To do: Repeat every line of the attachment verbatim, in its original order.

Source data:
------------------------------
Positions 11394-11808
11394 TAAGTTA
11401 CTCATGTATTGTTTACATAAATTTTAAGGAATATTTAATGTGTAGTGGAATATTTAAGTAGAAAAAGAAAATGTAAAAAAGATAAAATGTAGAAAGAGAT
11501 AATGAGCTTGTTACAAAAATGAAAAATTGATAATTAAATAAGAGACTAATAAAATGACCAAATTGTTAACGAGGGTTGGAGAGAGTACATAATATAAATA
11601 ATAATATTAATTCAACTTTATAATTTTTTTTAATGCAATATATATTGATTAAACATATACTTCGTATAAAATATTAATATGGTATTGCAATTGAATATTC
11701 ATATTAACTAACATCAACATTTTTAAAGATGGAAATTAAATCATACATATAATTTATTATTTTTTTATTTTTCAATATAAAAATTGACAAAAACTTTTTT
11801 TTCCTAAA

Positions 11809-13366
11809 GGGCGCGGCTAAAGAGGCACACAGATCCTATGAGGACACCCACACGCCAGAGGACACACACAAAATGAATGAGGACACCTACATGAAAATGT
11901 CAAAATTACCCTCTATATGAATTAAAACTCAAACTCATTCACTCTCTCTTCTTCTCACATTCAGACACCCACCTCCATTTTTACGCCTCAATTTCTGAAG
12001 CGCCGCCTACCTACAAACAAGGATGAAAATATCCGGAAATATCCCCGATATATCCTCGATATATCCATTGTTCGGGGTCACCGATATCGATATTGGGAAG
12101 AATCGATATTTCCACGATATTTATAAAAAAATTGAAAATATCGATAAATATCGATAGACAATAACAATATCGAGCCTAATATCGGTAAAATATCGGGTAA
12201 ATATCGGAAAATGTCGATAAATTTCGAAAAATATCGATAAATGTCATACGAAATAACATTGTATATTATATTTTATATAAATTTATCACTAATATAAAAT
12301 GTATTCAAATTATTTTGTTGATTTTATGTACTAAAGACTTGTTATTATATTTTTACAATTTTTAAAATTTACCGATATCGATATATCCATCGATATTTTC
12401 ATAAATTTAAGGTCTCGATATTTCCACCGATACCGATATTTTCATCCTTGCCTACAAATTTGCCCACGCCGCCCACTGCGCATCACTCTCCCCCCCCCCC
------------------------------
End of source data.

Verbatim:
Positions 11394-11808
11394 TAAGTTA
11401 CTCATGTATTGTTTACATAAATTTTAAGGAATATTTAATGTGTAGTGGAATATTTAAGTAGAAAAAGAAAATGTAAAAAAGATAAAATGTAGAAAGAGAT
11501 AATGAGCTTGTTACAAAAATGAAAAATTGATAATTAAATAAGAGACTAATAAAATGACCAAATTGTTAACGAGGGTTGGAGAGAGTACATAATATAAATA
11601 ATAATATTAATTCAACTTTATAATTTTTTTTAATGCAATATATATTGATTAAACATATACTTCGTATAAAATATTAATATGGTATTGCAATTGAATATTC
11701 ATATTAACTAACATCAACATTTTTAAAGATGGAAATTAAATCATACATATAATTTATTATTTTTTTATTTTTCAATATAAAAATTGACAAAAACTTTTTT
11801 TTCCTAAA

Positions 11809-13366
11809 GGGCGCGGCTAAAGAGGCACACAGATCCTATGAGGACACCCACACGCCAGAGGACACACACAAAATGAATGAGGACACCTACATGAAAATGT
11901 CAAAATTACCCTCTATATGAATTAAAACTCAAACTCATTCACTCTCTCTTCTTCTCACATTCAGACACCCACCTCCATTTTTACGCCTCAATTTCTGAAG
12001 CGCCGCCTACCTACAAACAAGGATGAAAATATCCGGAAATATCCCCGATATATCCTCGATATATCCATTGTTCGGGGTCACCGATATCGATATTGGGAAG
12101 AATCGATATTTCCACGATATTTATAAAAAAATTGAAAATATCGATAAATATCGATAGACAATAACAATATCGAGCCTAATATCGGTAAAATATCGGGTAA
12201 ATATCGGAAAATGTCGATAAATTTCGAAAAATATCGATAAATGTCATACGAAATAACATTGTATATTATATTTTATATAAATTTATCACTAATATAAAAT
12301 GTATTCAAATTATTTTGTTGATTTTATGTACTAAAGACTTGTTATTATATTTTTACAATTTTTAAAATTTACCGATATCGATATATCCATCGATATTTTC
12401 ATAAATTTAAGGTCTCGATATTTCCACCGATACCGATATTTTCATCCTTGCCTACAAATTTGCCCACGCCGCCCACTGCGCATCACTCTCCCCCCCCCCC